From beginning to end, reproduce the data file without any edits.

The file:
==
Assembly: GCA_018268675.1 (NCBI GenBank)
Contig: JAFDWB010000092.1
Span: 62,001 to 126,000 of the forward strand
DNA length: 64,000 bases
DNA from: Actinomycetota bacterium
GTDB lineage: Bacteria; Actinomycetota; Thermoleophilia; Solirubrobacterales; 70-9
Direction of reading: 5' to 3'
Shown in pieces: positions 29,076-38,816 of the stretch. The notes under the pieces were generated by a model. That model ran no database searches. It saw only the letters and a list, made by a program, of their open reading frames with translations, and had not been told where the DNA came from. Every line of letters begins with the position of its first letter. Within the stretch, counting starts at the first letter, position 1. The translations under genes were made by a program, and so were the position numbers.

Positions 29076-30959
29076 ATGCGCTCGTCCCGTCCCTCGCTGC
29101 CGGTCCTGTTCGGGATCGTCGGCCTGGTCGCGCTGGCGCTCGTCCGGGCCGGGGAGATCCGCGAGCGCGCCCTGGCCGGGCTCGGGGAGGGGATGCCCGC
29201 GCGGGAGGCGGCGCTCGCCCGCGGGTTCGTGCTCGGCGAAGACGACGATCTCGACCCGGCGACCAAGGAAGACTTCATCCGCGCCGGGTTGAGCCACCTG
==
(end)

Assembly: GCA_018268675.1 (NCBI GenBank)
Contig: JAFDWB010000092.1
Span: 62,001 to 126,000 of the forward strand
DNA length: 64,000 bases
DNA from: Actinomycetota bacterium
GTDB lineage: Bacteria; Actinomycetota; Thermoleophilia; Solirubrobacterales; 70-9
Direction of reading: 5' to 3'
Shown in pieces: positions 29,076-38,816 of the stretch. The notes under the pieces were generated by a model. That model ran no database searches. It saw only the letters and a list, made by a program, of their open reading frames with translations, and had not been told where the DNA came from. Every line of letters begins with the position of its first letter. Within the stretch, counting starts at the first letter, position 1. The translations under genes were made by a program, and so were the position numbers.

Positions 29076-30959
29076 ATGCGCTCGTCCCGTCCCTCGCTGC
29101 CGGTCCTGTTCGGGATCGTCGGCCTGGTCGCGCTGGCGCTCGTCCGGGCCGGGGAGATCCGCGAGCGCGCCCTGGCCGGGCTCGGGGAGGGGATGCCCGC
29201 GCGGGAGGCGGCGCTCGCCCGCGGGTTCGTGCTCGGCGAAGACGACGATCTCGACCCGGCGACCAAGGAAGACTTCATCCGCGCCGGGTTGAGCCACCTG